A Panavision Millennium XL being prepped in Tarzana, California. Image courtesy: Joe Gunawan.

In a nutshell

  • The shutter angle describes the shutter speed in relation to the frame rate.
  • We choose different frame rates for film and video because of the effects that result from high and low fps.
  • Certain shutter angels create specific moods and tones for shots.

Shutter angle is a term derived from an understanding of the basic function of cameras that create images using photographic emulsion as a recording medium. In order to explain what a shutter angle is, we must first discuss the mechanics of the film-based camera system. There is a basic correlation between frame rate and the rotation speed of a camera’s mirror shutter. It is important to note that much of the way a contemporary digital cinema camera operates is based on the rudimentary function of film cameras and their film transport systems.

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The mechanics

There are four essential components of a film transport system in traditional cinema cameras: a movement, a gate and a rotating shutter with a rotating mirror. Each of these components must function in synchronization as film moves from the magazine, through the camera, is exposed to light in the gate and gathers back in the magazine for removal.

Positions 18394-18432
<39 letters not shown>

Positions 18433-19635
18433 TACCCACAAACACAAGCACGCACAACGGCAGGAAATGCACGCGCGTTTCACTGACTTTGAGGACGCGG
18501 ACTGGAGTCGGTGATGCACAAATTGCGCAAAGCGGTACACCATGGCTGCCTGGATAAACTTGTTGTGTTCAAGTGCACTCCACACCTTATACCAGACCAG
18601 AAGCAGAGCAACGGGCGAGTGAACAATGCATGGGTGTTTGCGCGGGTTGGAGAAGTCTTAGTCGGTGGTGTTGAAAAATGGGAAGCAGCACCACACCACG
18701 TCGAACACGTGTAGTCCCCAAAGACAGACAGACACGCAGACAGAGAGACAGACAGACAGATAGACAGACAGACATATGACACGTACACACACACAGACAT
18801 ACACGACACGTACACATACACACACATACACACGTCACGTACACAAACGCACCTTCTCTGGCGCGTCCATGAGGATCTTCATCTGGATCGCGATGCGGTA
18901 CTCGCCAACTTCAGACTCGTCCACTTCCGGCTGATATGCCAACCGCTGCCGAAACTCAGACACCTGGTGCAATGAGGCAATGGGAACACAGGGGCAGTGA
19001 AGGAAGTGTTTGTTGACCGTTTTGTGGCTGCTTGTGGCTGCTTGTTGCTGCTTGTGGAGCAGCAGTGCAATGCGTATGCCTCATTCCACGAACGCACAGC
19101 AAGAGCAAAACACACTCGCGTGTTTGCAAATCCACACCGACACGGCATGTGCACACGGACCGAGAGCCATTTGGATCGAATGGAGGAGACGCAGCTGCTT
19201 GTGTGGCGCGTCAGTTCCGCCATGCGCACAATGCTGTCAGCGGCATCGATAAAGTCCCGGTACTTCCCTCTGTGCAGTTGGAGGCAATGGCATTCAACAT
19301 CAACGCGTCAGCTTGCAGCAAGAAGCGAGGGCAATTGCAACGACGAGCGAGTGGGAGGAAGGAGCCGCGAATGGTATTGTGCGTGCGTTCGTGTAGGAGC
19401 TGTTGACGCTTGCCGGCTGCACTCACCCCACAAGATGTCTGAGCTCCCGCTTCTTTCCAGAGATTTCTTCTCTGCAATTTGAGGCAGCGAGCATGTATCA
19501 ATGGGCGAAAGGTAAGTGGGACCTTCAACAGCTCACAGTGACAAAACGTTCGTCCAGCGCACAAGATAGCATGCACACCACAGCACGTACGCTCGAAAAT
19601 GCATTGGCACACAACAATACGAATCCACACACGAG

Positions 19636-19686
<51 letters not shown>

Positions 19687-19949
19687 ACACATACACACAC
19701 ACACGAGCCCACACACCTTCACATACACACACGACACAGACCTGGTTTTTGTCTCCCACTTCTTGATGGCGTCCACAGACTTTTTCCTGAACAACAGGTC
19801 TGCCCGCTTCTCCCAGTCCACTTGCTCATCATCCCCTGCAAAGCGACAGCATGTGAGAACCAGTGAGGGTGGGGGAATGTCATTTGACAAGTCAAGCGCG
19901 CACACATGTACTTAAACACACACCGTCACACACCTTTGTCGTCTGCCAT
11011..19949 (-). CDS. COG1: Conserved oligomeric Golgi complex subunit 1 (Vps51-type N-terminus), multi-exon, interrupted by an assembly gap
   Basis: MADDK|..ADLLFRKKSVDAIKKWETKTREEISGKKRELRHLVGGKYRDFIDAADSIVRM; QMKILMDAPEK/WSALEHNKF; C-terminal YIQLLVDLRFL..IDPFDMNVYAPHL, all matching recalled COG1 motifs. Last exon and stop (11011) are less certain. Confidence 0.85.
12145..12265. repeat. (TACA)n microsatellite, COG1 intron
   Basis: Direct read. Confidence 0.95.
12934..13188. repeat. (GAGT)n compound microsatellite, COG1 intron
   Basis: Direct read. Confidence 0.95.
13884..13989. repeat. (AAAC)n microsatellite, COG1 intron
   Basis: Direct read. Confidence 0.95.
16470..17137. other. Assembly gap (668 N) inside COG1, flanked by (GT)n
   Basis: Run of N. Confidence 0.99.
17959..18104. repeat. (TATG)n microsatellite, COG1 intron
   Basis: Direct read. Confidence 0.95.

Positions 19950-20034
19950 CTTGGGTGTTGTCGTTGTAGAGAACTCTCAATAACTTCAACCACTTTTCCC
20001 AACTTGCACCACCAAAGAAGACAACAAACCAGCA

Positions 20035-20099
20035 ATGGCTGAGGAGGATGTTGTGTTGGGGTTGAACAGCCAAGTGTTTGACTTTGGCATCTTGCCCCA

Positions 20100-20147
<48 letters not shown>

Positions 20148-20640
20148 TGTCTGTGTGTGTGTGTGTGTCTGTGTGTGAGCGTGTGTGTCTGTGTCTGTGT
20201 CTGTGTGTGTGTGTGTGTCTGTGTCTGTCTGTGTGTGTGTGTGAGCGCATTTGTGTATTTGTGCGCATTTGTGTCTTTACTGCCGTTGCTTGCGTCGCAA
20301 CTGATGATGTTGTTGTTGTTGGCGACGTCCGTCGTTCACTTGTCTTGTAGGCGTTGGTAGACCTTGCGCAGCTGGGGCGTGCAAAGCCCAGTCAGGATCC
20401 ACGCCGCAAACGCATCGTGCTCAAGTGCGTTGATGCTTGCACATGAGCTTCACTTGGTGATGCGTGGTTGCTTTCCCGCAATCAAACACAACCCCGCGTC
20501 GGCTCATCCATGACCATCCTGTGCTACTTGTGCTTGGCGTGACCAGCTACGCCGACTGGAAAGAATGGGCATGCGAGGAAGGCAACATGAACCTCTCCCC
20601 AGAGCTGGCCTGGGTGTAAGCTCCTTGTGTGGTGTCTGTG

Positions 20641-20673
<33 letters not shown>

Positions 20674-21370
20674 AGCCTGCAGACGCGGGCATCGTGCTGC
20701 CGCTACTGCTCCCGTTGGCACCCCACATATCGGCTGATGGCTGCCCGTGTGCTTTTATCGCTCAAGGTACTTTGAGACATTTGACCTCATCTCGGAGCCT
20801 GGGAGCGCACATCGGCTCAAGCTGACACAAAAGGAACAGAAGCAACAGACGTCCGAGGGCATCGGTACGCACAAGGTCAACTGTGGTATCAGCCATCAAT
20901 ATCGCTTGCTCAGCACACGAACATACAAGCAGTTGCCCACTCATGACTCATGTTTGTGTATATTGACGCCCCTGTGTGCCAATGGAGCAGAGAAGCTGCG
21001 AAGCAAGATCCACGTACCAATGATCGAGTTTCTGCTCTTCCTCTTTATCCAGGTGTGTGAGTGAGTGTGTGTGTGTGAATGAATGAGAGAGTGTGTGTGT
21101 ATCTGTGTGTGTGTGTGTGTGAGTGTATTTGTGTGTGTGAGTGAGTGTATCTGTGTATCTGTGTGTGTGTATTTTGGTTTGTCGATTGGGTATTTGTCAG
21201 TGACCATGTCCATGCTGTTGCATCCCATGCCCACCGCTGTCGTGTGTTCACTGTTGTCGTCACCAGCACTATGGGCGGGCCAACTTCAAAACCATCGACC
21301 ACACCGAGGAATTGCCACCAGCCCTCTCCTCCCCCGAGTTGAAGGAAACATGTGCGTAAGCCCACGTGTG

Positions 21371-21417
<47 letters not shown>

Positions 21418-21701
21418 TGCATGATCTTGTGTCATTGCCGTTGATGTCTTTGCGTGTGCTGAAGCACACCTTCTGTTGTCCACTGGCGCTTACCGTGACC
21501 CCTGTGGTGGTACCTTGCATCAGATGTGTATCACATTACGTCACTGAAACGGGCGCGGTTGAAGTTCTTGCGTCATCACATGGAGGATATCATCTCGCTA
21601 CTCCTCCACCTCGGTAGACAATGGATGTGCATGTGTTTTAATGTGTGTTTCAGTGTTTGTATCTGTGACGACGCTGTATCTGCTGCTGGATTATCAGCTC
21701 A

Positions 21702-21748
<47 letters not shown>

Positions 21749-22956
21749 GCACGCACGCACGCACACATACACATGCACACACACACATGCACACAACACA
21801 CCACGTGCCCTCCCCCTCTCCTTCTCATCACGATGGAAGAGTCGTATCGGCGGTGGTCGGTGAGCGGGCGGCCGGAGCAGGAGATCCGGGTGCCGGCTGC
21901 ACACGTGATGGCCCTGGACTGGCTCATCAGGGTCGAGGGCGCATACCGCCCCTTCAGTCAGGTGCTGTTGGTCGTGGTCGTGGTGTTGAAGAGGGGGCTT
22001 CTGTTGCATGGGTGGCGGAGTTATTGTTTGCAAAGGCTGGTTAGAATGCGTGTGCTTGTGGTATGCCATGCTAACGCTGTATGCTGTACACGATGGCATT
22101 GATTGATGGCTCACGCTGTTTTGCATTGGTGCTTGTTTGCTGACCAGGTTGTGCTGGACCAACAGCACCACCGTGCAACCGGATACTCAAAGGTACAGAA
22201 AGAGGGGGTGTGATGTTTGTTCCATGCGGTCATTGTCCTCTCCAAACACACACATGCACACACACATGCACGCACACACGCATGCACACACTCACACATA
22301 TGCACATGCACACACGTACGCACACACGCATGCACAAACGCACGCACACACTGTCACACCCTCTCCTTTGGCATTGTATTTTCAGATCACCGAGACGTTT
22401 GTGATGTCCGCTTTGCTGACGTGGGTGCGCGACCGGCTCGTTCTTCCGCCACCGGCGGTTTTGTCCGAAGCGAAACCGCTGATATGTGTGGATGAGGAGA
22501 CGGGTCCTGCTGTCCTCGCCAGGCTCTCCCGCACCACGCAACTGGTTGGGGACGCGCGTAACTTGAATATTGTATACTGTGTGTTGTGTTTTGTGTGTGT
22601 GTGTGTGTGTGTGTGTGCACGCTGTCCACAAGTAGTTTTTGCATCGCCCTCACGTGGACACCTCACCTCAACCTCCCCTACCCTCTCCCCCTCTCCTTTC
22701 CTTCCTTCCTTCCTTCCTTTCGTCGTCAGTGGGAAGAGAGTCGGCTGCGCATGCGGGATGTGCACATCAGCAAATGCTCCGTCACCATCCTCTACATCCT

The movement consists of a motor transport system that uses a series of sprockets on a drum system. This drum effectively pushes or pulls a load of film through the camera–across the gate ⁠— a rectangular opening that exposes film to light.


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The camera uses a rotating shutter to control the interval in which light can strike the film when moving through the open gate. Think of the shutter as a disk, like a pie, with a “slice” that can be adjusted for its size; the bigger the slice, the more the light can strike the film plane during exposure. The slice must be timed so, as each new frame of film is presented in the gate, exposure happens in a fraction of a second before the shutter opening rotates out of position. At this time, a new frame is advanced into the gate, while the previous frame moves through the remainder of the movement toward the take-up reel inside the magazine. The frame rate governs the duration the light strikes the film.